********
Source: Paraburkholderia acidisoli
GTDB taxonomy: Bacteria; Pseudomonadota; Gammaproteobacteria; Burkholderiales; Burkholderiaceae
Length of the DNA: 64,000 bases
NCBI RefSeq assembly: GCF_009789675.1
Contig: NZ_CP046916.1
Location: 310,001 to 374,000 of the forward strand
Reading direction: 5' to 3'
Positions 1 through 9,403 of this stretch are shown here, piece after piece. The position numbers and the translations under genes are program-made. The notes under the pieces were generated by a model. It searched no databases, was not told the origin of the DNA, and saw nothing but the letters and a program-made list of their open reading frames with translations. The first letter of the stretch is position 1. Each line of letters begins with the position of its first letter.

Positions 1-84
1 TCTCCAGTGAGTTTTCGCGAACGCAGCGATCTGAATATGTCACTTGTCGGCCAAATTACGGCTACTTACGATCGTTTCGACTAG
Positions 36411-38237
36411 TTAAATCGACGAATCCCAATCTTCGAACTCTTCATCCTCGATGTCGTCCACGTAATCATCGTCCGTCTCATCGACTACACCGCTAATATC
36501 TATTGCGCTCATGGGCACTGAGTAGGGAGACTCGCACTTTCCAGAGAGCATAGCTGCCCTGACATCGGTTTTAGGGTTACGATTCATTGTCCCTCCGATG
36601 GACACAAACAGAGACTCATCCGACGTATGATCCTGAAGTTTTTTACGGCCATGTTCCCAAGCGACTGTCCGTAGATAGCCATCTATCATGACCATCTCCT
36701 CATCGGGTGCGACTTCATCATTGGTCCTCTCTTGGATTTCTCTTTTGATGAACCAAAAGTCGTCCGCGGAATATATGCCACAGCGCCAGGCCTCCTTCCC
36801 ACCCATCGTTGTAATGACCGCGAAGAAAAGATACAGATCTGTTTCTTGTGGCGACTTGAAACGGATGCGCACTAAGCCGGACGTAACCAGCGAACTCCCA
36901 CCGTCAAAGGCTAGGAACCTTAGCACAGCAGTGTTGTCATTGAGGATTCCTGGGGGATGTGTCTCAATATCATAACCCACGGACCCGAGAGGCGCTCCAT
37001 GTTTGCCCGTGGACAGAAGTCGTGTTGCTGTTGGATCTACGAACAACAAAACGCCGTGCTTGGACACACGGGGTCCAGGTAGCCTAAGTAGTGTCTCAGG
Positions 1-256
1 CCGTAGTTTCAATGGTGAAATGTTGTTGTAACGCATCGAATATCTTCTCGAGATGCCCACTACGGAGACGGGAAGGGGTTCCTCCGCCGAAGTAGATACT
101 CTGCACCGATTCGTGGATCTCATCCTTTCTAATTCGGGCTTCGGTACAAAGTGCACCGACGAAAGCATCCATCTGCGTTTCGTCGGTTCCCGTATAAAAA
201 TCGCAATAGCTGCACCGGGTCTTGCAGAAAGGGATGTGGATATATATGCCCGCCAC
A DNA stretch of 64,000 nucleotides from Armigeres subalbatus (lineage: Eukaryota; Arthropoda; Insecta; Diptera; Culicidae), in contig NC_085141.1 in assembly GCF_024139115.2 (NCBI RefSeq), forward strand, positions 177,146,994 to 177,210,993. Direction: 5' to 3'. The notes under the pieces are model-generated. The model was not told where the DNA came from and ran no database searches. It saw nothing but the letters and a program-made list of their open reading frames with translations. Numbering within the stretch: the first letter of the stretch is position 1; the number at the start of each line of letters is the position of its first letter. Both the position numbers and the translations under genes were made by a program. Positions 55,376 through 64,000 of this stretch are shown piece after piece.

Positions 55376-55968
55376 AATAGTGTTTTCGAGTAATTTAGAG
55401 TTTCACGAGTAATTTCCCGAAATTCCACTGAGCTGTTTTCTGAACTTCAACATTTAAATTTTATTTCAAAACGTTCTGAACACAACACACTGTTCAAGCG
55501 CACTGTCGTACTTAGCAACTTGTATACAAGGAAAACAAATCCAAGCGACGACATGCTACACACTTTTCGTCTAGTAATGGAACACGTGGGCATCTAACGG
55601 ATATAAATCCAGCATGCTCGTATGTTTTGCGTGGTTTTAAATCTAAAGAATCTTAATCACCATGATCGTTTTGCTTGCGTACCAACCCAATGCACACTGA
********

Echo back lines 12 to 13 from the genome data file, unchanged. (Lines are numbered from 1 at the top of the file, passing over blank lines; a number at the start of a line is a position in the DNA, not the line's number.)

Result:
36411 TTAAATCGACGAATCCCAATCTTCGAACTCTTCATCCTCGATGTCGTCCACGTAATCATCGTCCGTCTCATCGACTACACCGCTAATATC
36501 TATTGCGCTCATGGGCACTGAGTAGGGAGACTCGCACTTTCCAGAGAGCATAGCTGCCCTGACATCGGTTTTAGGGTTACGATTCATTGTCCCTCCGATG